There are no springs at Rainbow Springs Golf and Country Club, but there are plenty of bunkers and angles

By Tim McDonald, Contributor

DUNNELLON, Fla. - With a name like Rainbow Springs Golf and Country Club, you might expect a beautiful golf course with some sparkling, multi-hued watery hazards.

Rainbow Springs Golf & CC - Fairways
Rainbow Springs Golf and Country Club has narrow, tree-lined fairways.
Rainbow Springs Golf & CC - FairwaysRainbow Springs Golf Course - No. 5Rainbow Springs Golf & CC - Doglegs
If you go

You'd be half right. Rainbow Springs is a very picturesque layout in a very picturesque part of Florida, but there's not a drop of water to swallow your golf ball.

The semi-private course is practically the next door neighbor of the Rainbow River state park, which showcases the 6-mile-long Rainbow River. The spring-fed, crystal-clear little river has natural springs up and down its length that gush between 400 and 600 million gallons of fresh water daily, before flowing into the North Withlacoochee River at the funky little nearby town of Dunnellon.

It's so pretty here, they used to have glass-bottom boat rides, like the more famous Silver Springs on the other side of Ocala. In fact, the area is one of those old, Florida tourist attractions that fell by the wayside when the interstates, in this case I-75, was built for the tourist hordes hellbent on their way south.

Lucky for the golfer, because the log raft rides, rodeos and submarine tours don't clog the traffic into the course.

Despite not being flavored by the lovely river, the course is still a beauty. It plays through the semi-rolling hills in this part of the state, 20 miles south of Ocala in the southwest part of Marion County. It's surrounded by rivers and the Gulf of Mexico further to the west, but the course itself is water-free.

Rainbow Springs shares most of the flora and fauna the river attracts, like summer wildflowers, magnolia and dogwood trees, where wading birds, red-shoulder hawks and swallowtail kites can be spotted.

That's where all this pretty talk ends, however, because the course itself can be as mean as one of those red-shouldered hawks.

It's a Joe Lee design, 6,721 yards from the back tees, and the lack of water is made up for with plenty of bunkers, trees and just plain difficult holes.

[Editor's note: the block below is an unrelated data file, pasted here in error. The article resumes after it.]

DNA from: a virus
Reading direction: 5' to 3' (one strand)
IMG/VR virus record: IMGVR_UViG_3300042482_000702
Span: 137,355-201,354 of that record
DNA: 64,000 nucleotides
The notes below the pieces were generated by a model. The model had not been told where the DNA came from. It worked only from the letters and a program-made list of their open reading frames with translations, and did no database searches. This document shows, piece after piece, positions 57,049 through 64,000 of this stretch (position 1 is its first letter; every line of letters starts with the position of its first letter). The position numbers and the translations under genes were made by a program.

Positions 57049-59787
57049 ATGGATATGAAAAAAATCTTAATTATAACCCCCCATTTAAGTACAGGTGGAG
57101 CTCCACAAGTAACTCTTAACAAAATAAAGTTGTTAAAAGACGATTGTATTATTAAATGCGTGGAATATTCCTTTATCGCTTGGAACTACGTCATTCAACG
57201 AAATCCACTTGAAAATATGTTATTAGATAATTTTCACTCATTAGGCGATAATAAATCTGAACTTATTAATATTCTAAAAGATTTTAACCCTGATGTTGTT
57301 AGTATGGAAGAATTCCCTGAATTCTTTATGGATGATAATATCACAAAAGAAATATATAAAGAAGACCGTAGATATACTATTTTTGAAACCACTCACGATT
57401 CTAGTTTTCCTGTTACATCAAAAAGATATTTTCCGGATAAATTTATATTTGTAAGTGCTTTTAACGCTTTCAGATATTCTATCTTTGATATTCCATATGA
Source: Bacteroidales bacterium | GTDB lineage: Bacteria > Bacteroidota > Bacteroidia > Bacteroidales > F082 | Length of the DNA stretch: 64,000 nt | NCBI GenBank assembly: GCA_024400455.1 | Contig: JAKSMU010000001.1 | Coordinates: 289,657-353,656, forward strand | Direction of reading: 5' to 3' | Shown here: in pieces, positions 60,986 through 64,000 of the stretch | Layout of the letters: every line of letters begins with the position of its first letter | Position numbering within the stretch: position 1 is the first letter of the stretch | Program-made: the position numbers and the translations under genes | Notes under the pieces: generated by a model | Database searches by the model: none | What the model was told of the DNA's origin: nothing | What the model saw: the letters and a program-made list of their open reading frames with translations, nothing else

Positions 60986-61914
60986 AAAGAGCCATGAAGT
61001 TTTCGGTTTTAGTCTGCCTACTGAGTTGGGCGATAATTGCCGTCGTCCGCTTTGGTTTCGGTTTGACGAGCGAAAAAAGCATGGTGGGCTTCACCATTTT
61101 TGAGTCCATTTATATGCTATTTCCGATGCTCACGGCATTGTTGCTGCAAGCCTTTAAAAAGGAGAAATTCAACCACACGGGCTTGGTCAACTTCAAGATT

No. 1, for example, is a par 5 that zigzags along through overhanging trees with a green that sits at a left angle to the fairway. The dogleg off the tee is extremely awkward, as is the second dogleg that leads to the green. You could hit three irons on this hole. Get in trouble here, and your round will be over before it ever had a chance to get started.

"One thing about Rainbow Springs, I play better on every other course I play," said Dan Lee, playing in a late November foursome.

The verdict: Rainbow Springs Golf and Country Club

Rainbow Springs is a very pretty course with some awkward and difficult holes, though that shouldn't scare you off. Most of the challenge comes from the dense trees, particularly the oaks whose limbs sometimes cover nearly half the fairways. The bunkers can also be nasty. Some of the doglegs are sharp and well-guarded by the towering oaks. The greens are big and well-conditioned, with good slope, but not much undulation.

Hint: If you're playing it for the first time, play it with some locals. I did, though it didn't do much good since money - a very small amount - was at stake.

It's a fairly intricate course that begs repeat play.

"It's a course you don't get tired of playing," said Charlie Terjesen, a New Jersey snowbird. "I've been here three years, and I've never gotten tired of playing it."

It's also a busy place, with weekly events for the folks at the surrounding community, the Villages of Rainbow Springs.

The course has a nice clubhouse and practice area, and the service is good. It has a nine-hole sister course, Rainbow's End.

Ocala-area hotels

The Fairfield Inn Marriott in Ocala is in a great spot to enjoy the golf the area has to offer. It's right off I-75, on State Road 200.

The hotel has all the amenities you expect from a Marriott property, including large guest rooms with in-room, high-speed Internet access, an outdoor swimming pool with a whirlpool and fitness center.

The three-story building has nearly 100 rooms. The Fairfield has a free continental breakfast. There is no restaurant but several are nearby.

Tim McDonaldTim McDonald, Contributor

Veteran golf writer Tim McDonald keeps one eye on the PGA Tour and another watching golf vacation hotspots and letting travelers in on the best place to vacation.

Reader Comments / Reviews Leave a comment
  • rainbow springs

    Larry McCain wrote on: Mar 2, 2019

    Brilliant! You have captured the essence of the course and its environs. Who do you write for these days? I must read more of you!